Objectives

This proposed project will develop multiple prototypes of a new type of self de-icing LED signals for highway signalized intersections and railroad signaling applications and validate them using the field tests. The innovative concept — “Heated Lens Lighting Arrangement” — was thoroughly tested in 2014. A non-provisional patent application (No. PCT/US14/53503) was filed on Aug 29, 2014.

The self de-icing LED signal light is aimed to solve a well-known problem of the existing LED signal light that does not generate sufficient heat in the forward direction towards the lens of the signal necessary to melt snow and ice. Snow and ice can easily accumulate on the lens within the signal hood in wintery conditions and block light to the drivers of vehicles or locomotive engineers. This can decrease the performance of signalized intersections and railroads and also result in collisions in inclement weather conditions. This is a problem in the snowy regions in North America for which a viable retrofit has not been developed or tested.

Scope of Work

This proposed research project will develop and test different types of prototype self de-icing LED signals over a project period of three years. Such a long project period is needed because the prototypes need to be tested first in a closed-course setting and then in the field in sequence of two cold winter seasons. The prototypes will cover all types of the existing LED signals used in highway signalized intersections and railroad signaling applications, including highway intersection traffic signals (8” and 12”), repeater signals (100 mm), arrow signals (12”), pedestrian signals (12”, 16”x18”), railroad wayside signals (5 ½”, 8”, 12”), rail transit signals (12”), rail level crossing signals (6”, 8”, 12”) in red, green, yellow, lunar, and white light colors.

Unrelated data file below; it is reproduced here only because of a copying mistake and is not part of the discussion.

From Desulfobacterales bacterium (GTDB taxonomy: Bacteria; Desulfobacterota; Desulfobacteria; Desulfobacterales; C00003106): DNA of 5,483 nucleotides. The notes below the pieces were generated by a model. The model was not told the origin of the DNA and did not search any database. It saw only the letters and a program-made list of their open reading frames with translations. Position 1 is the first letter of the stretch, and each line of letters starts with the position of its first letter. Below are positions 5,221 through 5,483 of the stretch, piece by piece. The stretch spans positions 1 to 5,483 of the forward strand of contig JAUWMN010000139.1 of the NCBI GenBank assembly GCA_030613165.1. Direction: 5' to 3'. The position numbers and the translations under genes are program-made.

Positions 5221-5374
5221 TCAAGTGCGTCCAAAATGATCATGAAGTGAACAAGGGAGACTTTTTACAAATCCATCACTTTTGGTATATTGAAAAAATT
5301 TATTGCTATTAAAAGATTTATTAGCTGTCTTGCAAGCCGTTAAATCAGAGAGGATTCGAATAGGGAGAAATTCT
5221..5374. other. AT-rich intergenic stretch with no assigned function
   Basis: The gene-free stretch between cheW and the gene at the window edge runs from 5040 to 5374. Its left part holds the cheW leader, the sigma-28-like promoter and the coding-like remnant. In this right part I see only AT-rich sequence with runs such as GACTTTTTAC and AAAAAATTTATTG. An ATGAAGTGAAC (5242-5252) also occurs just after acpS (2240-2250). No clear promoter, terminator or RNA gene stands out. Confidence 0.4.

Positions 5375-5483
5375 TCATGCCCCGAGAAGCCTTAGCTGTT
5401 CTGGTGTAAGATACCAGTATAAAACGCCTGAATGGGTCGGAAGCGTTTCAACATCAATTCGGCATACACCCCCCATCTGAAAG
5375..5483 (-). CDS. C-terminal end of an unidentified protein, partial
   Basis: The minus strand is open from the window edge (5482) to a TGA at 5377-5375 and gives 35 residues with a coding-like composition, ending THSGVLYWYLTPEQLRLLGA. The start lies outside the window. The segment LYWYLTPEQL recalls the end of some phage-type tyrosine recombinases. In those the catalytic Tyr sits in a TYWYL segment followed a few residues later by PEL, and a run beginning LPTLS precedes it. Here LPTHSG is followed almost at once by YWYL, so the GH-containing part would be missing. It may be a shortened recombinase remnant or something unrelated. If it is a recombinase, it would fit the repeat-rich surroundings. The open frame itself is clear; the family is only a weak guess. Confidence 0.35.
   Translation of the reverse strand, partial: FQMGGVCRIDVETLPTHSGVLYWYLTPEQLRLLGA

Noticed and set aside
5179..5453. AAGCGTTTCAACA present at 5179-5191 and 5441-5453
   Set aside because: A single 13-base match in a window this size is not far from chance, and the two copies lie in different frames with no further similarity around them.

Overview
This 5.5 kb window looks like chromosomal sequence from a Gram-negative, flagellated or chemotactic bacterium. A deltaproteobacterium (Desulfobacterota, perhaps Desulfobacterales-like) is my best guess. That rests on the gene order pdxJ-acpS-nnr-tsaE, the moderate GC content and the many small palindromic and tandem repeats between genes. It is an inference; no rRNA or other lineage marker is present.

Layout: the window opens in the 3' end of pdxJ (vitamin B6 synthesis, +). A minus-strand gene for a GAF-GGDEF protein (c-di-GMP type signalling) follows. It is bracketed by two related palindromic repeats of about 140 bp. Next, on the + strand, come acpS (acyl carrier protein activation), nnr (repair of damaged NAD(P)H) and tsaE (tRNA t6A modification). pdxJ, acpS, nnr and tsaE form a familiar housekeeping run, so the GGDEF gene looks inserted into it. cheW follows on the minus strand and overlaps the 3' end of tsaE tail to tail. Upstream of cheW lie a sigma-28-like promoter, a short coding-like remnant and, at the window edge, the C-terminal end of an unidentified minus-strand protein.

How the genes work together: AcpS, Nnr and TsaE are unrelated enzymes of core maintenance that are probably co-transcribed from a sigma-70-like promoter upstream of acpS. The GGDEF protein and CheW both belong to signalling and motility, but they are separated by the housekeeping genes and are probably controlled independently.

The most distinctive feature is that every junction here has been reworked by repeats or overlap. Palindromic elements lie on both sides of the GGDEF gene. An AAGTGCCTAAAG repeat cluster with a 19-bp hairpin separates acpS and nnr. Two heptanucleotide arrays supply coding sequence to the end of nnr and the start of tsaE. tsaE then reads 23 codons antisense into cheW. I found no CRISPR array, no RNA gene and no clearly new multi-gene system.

The plan of work includes nine tasks divided into four stages: (i) laboratory development and tests of the prototype self de-icing LED signals, (ii) tests of the prototypes on the roof of the engineering complex and refinements, (iii) field tests of the prototypes on identified highway signalized intersections and rail track sections as well as on-site demonstration, and (iv) project briefing and final report.

Comments

$300,000 is needed for this study.

We are looking for 5-6 partners to committ $20,000 per year for three years.

100% SPR Funding has been requested.

The TRB Rail Safety IDEA program has committed $50,000 and the TRB NCHRP Highway IDEA program has committed another $50,000, totaling $100,000 to fund an associated project, Self-Deicing LED Signals for Railroads and Highway Intersection.

Title File/Link Type Private
Approved Waiver Approval of SP&R Waiver Pooled Fund Solicitation #1403.pdf Memorandum Public
Waiver Request 100% SPR Funds Request Letter Solicitation 1403.pdf Other Public
Acceptance Letter TPF-5(351) Acceptance Letter.pdf Other Public
Quarterly Report Sept 2016 Quarterly Report Sept 2016.pdf Quarterly Progress Report Public
Quarterly Report Dec 2016 TPF Standard Quarterly Report Form TPF-5 351_fourth quater-2016 (2).pdf Quarterly Progress Report Public
Quarterly Report March 2017 TPF Standard Quarterly Report Form TPF-5 351_first quarter-2017.pdf Quarterly Progress Report Public